Without pause, the eidolon pulled its huge blade into both hands and struck again, overhead, down at the Knight's back with the point. Pistons spat and groaned, jerked to lift the shield and absorb the blow. Hinged knees buckled, momently.
This proceeded a half score times again. The eidolon, towering, whipped its great weight of steel thought the stale air with casual ease. The Knight, huddled under his battered slab, groaned. In the violence, black and silver steel glimmered with countless pinpricks, reflecting the flare's stark starlight.
Another swing. This time, the Knight, already crouched, leapt aside. Steel ripped through the space he'd occupied, came back around too late. The eidolon, legs locked, could not dodge the beak of steel which punched greedily through a plate above its hip.
The wrought-iron creature staggered, but only briefly, righted itself. The hammer ground free, pulled with it an arc of dark ichor smelling of putrid almonds. It stood hastily, sword fending, before the panting Knight. Purple-red gore and a wash of some clear oil trickled from neath its plates.
They stood a moment, silent. From the archway, there sounded small cries of encouragement. The Knight heaved, gasped, grinned at the squire's words. With every breath, with every movement, his armor whirred, clicked. He straightened.
The eidolon began to circle fast around him, sword still extended. Dry breath rattled in its long, iron helm, canted to listen.
Abruptly, it feinted. The Knight jerked to parry, groaned at the false move. He leapt back, crashed his heels into the tile, expected a counterattack. He armor screamed with exertion. The eidolon's head swiveled, followed.
It feinted again. Again the Knight leapt, this time forward, retaliating. The eidolon made little attempt to mitigate the plates and hunk of gristly flesh torn off its thigh.
"What are you doing?" gasped the Knight.
It swung again. The Knight countered, but met air. The eidolon had pirouetted. A rush of air and speeding steel rippled behind his back, inches close.
They still circled. The eidolon's head faced sideways, ear to its opponent. It feinted again. The Knight dodged, armor groaning and shrieking with pressure.
The eidolon stopped, leapt a step back, sword limp.
It stepped forth again, slow. "Are you listening?" said the knight, as it neared. "Listening to my armor?"
Still it came. The Knight remained in place. He scoffed. "Trying to listen out a weak spot? Though you'd have some better trick than that!"
Before him, the eidolon jerked its sword up. The Knight struck as soon as it did, expecting a faint. It wasn't a feint.
The eidolon struck down, overhead. As the Knight's hammer bit again into his foe, the eidolon's great blade cracked deep into the mechanisms of his back.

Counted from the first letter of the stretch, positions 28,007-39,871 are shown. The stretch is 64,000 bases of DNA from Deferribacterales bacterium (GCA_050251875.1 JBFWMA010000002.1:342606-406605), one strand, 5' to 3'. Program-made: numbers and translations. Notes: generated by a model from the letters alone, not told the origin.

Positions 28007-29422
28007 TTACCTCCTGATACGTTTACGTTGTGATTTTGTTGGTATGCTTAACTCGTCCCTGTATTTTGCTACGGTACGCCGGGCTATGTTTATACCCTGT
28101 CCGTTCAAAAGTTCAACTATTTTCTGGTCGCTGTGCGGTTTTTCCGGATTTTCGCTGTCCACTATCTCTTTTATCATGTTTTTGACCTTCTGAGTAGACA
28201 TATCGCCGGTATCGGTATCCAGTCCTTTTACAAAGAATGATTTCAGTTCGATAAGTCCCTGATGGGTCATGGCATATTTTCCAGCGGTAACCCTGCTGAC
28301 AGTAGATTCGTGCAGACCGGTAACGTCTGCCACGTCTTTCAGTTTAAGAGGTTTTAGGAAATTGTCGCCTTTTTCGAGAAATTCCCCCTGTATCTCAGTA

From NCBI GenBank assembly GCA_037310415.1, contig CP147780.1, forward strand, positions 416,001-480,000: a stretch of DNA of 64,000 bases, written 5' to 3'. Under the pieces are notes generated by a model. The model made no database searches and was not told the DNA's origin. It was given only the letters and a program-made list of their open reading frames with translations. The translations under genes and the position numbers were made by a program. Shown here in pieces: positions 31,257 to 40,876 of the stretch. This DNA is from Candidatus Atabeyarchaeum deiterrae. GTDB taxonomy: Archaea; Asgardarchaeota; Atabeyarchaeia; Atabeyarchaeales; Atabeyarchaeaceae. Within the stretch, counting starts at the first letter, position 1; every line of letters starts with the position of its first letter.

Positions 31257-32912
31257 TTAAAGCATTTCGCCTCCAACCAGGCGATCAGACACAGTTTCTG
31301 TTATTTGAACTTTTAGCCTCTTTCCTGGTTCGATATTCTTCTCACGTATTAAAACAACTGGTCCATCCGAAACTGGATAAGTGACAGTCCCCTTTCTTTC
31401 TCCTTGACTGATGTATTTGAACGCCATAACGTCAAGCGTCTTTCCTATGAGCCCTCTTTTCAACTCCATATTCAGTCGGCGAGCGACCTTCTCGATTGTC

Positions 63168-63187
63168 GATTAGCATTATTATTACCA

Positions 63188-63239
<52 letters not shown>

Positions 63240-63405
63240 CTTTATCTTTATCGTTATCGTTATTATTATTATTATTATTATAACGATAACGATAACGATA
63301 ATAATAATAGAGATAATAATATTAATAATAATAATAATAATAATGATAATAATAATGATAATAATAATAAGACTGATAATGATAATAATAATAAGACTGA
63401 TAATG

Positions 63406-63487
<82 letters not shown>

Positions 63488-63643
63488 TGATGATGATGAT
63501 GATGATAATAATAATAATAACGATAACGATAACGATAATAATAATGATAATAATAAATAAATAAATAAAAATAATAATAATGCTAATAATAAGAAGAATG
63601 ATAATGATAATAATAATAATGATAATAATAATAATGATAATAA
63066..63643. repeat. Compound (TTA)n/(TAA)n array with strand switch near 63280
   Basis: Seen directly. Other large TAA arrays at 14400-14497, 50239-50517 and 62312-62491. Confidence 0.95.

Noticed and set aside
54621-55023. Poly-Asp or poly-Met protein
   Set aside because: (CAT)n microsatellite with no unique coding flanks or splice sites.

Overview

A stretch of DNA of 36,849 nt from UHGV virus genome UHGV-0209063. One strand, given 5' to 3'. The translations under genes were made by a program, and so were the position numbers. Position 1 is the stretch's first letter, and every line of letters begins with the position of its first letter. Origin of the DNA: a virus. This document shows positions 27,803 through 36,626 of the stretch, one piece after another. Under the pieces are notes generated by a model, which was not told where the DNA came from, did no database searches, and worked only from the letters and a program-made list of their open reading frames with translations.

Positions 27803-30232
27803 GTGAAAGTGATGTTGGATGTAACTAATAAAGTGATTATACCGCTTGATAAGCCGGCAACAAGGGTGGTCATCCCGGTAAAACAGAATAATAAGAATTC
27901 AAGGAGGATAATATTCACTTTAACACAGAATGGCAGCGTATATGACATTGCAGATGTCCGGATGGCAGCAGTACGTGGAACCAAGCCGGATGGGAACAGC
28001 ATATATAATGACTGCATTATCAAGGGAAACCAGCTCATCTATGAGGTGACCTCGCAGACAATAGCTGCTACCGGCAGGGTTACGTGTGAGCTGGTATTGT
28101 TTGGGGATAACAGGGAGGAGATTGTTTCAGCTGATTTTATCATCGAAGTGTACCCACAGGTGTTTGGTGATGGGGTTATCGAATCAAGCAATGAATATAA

There was a shattering of steel, a crack like a whip and a thunderbolt combined. Hundreds of yards of alloy hairspring exploded, shattered and sinuous, from their housing in the Knight's armor, tore chunks of steel plate, flesh, and mechanism within them. The armored man was thrown up and into his foe, who swatted him limp from the air with a counter-swing.
From the arch, the squires cried out in dismay, watched as the wrought-iron giant bore down over their motionless knight; his chest-plates now caved, his armor ruined. They watched as it seized him one-handed by the helm, and, with shock, dragged him, limp and grinding to the arch. They scampered back, watched the eidolon deposit their charge within reach. At that, it stopped.
Slow, bleeding, the eidolon resumed its throne. Rasping, battered, it bowed its helm, set to waiting.
Waiting, to perform again the task for which it was made.
In all the courts and orders of civilization, there belong knights.
They are human exemplars. Paragon soldiers. Men and women made literally larger than life by traditions honorable, martial, and chemical. Nobles, bound by heritage and respect. Soldiers, unmatched in might and cunning. Inhumans, tempered and crafted by rare armor and obscure, terrible processes of augmentation.
They are a legendary caste. In peace, they sit the courts and parliament-houses of nations, lend to their leaders the level surety and wise ears of heirloom wisdom. In war, they accompany fellow soldiers in battle, make an inspiring and devastating vanguard. In uncertain times, they venture; live as mighty errants seeking use in troubled lands.
In all these actions, knights hold to various forms of chivalric code. Regardless of origin state or brotherhood, these are invariably doctrines of honor and respect for mankind. † They are also condemning codes of justice for inhuman and human alike. Knights view these traditions, these limits and cautions, as necessary strictures; for only they reckon the true, augmented might at their disposal.